The Story of Success

Book - 2008
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In this stunning new book, Malcolm Gladwell takes us on an intellectual journey through the world of "outliers"--the best and the brightest, the most famous and the most successful. He asks the question: what makes high-achievers different?

His answer is that we pay too much attention to what successful people are like, and too little attention to where they are from: that is, their culture, their family, their generation, and the idiosyncratic experiences of their upbringing. Along the way he explains the secrets of software billionaires, what it takes to be a great soccer player, why Asians are good at math, and what made the Beatles the greatest rock band.

Brilliant and entertaining, Outliers is a landmark work that will simultaneously delight and illuminate.
Publisher: New York : Little, Brown and Co., 2008
Edition: 1st ed
ISBN: 9780316017923
Branch Call Number: ANF 302.14 GLA
Characteristics: ix, 309 p. ; 21 cm


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Feb 11, 2019

This book gives you a golden opportunity to expand your world view, knowledge and outlook on success. Learning that success is truly, by fact, a mixture of luck, circumstance and hard work can be a relief. We learn that some things like what day you were born or what religion you are is out of your control, but you can always put in 1000 hours of practice into what you love, after all practice makes perfect. I would give this book a 5/5. I loved it. It was well researched, and the information was well presented. You never get bored and always finish a chapter wanting to dive in deeper; not that we would expect anything less form Gladwell.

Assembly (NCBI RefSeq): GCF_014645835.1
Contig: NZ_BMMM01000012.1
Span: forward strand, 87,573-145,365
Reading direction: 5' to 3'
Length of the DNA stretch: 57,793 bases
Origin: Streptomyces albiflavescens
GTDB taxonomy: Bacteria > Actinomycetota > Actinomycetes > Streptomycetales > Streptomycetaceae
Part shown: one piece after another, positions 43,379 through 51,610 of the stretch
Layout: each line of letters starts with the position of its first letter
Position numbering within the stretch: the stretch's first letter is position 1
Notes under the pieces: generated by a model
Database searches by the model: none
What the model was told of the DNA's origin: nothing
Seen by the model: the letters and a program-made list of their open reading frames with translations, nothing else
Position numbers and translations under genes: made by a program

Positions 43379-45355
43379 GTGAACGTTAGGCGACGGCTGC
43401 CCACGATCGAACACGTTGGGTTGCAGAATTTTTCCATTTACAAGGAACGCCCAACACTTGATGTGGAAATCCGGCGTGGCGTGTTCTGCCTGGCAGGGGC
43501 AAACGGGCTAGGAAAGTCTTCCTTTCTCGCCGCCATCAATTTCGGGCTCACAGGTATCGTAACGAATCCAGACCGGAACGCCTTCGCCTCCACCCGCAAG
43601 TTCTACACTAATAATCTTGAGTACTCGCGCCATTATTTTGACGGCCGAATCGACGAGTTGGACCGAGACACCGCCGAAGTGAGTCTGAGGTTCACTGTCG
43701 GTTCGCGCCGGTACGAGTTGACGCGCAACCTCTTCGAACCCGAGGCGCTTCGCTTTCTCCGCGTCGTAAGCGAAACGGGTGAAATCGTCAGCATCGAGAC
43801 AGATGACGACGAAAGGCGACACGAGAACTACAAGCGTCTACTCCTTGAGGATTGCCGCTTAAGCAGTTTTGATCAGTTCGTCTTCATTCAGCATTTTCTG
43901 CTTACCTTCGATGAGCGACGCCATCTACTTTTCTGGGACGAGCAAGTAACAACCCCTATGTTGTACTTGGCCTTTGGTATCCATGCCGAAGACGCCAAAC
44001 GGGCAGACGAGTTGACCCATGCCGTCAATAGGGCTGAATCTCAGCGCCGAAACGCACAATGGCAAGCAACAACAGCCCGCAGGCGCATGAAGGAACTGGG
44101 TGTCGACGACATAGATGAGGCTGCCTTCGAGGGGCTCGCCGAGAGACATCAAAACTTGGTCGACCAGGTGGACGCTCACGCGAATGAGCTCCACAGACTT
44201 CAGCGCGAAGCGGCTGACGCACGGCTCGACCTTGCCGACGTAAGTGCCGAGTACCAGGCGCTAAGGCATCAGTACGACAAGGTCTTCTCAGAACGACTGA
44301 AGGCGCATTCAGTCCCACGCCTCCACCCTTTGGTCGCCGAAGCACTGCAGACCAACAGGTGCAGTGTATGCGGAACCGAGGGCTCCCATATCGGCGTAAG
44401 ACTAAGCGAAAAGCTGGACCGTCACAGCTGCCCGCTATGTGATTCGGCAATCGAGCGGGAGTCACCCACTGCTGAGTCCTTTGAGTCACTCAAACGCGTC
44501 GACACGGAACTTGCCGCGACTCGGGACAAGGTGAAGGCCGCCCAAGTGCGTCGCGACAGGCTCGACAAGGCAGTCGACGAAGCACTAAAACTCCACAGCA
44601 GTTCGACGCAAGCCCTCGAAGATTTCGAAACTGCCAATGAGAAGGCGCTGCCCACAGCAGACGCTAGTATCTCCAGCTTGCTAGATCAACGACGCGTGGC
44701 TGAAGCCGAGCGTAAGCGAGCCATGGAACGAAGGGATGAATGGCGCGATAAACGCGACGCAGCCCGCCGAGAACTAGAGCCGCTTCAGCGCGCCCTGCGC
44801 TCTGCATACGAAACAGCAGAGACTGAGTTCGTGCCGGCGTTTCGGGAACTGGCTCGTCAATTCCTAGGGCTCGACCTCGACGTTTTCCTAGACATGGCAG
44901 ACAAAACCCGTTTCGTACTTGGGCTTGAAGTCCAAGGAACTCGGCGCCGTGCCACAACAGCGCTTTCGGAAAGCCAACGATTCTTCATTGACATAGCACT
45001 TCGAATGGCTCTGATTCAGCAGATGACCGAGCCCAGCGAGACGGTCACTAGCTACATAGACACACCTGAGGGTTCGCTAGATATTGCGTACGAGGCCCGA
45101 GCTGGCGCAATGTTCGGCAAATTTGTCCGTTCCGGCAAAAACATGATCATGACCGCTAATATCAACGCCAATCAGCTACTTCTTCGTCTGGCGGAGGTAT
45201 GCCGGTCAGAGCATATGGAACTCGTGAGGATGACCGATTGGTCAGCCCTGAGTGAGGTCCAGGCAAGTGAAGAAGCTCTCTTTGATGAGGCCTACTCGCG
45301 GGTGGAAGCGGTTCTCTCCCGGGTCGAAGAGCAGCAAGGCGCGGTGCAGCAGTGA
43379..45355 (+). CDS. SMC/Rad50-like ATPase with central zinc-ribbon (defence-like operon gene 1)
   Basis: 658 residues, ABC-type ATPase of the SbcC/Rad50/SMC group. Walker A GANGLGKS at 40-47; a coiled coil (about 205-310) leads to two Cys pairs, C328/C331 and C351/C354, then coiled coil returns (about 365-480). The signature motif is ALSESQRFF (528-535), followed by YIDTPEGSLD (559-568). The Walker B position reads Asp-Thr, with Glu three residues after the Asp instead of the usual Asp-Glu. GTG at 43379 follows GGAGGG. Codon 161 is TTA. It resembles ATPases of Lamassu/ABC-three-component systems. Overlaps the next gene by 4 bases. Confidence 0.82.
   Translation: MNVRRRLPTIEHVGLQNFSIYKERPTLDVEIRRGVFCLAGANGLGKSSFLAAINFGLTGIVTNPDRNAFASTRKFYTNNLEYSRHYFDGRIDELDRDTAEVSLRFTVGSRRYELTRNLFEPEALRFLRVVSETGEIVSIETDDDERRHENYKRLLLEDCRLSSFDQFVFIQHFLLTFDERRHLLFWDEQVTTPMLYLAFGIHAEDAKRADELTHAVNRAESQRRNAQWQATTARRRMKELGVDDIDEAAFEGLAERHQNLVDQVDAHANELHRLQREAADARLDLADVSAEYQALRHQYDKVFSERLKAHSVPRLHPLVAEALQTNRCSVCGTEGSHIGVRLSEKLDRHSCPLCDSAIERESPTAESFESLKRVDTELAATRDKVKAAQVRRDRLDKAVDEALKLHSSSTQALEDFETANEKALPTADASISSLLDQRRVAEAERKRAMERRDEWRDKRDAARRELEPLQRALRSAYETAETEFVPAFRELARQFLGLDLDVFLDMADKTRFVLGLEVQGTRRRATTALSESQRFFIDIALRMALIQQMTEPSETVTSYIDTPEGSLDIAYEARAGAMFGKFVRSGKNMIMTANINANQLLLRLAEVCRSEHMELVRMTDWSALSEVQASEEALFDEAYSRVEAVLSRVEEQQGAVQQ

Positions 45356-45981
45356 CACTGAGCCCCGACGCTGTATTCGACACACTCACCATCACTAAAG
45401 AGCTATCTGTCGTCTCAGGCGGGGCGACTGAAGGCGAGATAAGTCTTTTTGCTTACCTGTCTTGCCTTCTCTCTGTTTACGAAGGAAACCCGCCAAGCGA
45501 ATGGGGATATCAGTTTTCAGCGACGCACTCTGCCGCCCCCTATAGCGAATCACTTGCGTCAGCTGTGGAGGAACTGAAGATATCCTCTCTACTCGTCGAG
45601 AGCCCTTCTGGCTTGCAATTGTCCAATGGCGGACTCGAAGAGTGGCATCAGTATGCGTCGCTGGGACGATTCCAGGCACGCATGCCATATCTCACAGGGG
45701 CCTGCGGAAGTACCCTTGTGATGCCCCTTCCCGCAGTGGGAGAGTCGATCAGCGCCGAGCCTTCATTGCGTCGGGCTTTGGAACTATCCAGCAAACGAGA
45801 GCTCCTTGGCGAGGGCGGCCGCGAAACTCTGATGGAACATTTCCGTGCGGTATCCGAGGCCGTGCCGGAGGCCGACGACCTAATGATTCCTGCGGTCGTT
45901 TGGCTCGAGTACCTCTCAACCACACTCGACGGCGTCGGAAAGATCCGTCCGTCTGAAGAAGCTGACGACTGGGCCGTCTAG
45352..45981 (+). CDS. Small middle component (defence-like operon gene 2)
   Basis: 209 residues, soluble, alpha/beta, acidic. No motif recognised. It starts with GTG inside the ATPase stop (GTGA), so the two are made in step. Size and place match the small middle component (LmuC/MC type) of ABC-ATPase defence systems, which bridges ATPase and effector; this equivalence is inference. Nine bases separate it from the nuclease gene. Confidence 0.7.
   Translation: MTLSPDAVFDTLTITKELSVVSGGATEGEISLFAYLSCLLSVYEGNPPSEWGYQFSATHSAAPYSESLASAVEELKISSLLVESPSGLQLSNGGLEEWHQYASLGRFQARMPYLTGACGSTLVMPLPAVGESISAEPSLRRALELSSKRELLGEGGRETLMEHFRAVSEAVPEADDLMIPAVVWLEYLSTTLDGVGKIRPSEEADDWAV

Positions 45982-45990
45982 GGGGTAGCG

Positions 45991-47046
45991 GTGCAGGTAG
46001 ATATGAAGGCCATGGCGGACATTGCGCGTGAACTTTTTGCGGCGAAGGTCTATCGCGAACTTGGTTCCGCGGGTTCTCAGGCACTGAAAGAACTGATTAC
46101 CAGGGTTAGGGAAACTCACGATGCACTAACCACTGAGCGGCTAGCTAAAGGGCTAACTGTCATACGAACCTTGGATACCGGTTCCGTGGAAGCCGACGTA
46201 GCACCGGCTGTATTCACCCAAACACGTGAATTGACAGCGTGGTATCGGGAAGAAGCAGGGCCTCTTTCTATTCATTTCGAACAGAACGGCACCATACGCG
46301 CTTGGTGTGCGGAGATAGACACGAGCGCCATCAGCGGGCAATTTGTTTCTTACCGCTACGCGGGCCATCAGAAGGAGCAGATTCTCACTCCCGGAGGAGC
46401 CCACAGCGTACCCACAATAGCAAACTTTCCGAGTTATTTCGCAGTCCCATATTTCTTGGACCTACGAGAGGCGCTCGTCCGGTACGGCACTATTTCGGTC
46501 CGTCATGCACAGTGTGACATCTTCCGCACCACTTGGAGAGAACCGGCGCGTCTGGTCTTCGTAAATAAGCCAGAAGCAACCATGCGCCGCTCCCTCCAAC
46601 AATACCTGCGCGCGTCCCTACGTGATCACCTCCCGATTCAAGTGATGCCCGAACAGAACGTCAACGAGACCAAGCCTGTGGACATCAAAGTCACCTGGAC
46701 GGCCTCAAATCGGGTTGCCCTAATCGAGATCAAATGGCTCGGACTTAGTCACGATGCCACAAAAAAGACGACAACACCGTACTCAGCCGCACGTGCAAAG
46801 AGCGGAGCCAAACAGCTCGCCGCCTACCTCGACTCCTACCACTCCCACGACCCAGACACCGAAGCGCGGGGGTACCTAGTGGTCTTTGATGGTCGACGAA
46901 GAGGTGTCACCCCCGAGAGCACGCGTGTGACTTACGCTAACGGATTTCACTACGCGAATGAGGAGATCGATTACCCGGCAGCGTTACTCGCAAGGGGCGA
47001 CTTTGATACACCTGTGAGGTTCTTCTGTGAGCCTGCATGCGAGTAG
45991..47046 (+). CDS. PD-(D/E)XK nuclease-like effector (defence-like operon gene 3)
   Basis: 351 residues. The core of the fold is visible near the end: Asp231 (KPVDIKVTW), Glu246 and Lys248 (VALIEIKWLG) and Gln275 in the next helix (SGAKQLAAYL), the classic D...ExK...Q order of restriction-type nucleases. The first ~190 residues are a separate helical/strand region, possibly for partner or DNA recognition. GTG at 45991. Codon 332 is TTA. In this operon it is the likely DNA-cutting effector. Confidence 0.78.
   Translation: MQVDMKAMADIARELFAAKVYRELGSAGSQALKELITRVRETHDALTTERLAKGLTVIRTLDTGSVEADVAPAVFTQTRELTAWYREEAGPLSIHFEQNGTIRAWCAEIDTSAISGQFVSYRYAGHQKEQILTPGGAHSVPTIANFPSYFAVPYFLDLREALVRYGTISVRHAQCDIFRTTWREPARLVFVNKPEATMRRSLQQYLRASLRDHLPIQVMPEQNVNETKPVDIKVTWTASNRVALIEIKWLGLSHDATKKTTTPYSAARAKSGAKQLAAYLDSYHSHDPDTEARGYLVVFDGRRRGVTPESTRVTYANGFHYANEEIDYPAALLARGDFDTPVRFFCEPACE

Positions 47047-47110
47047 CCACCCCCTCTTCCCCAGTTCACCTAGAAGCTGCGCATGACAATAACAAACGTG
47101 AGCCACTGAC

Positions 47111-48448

@Pandora of the Hamilton Public Library's Teen Review Board

Dec 28, 2018

This book offers great insights to *hidden* factors behind success. It shows very well how arbitrary decisions while designing some rules lead to an advantage bias for some subset of people. I highly recommend this book.

Going into this book with an uninterested mindset, I was quickly convinced otherwise. This book ended up to be a pleasant, captivating surprise after finishing the first few chapters. Beginning with the concept of opportunity, Malcolm Gladwell finishes off with cultural legacies in this two-part book. From explaining the success of The Beatles to finding out why Asians are good at math, the author covers a variety of topics to explain the phenomenal lives of outliers. I enjoyed reading this book, for it provides a great deal of information in a riveting manner. I would recommend this book to young adults. I believe that they would enjoy and relate to this book.

Aug 22, 2018

I approached this book after greatly enjoyed Gladwell's "Revisionists History" podcast. He writes very similarly to the way he speaks. Outliers answers the questions I didn't know I have about social perception and factors of success. Gladwell keeps the book from drying by using a variety of stories which makes my baby-steps into non-fiction a lot more enjoyable.

DBRL_LyndseyR Apr 20, 2018

After watching a Ted Talk by Malcolm Gladwell several years ago, I’ve been wanting to read "Outliers". I wasn’t expecting to enjoy it as much as I did! Our idea of successful people is so focused on the individual’s natural talents, that we never consider where they come from or how opportunity and luck play a role. Gladwell uses everything from professional hockey players to billionaire's to challenge the way we view success. There is no doubt that I will be referencing this book for years to come.

Jan 16, 2018

This is one of the few books I've read that I remember.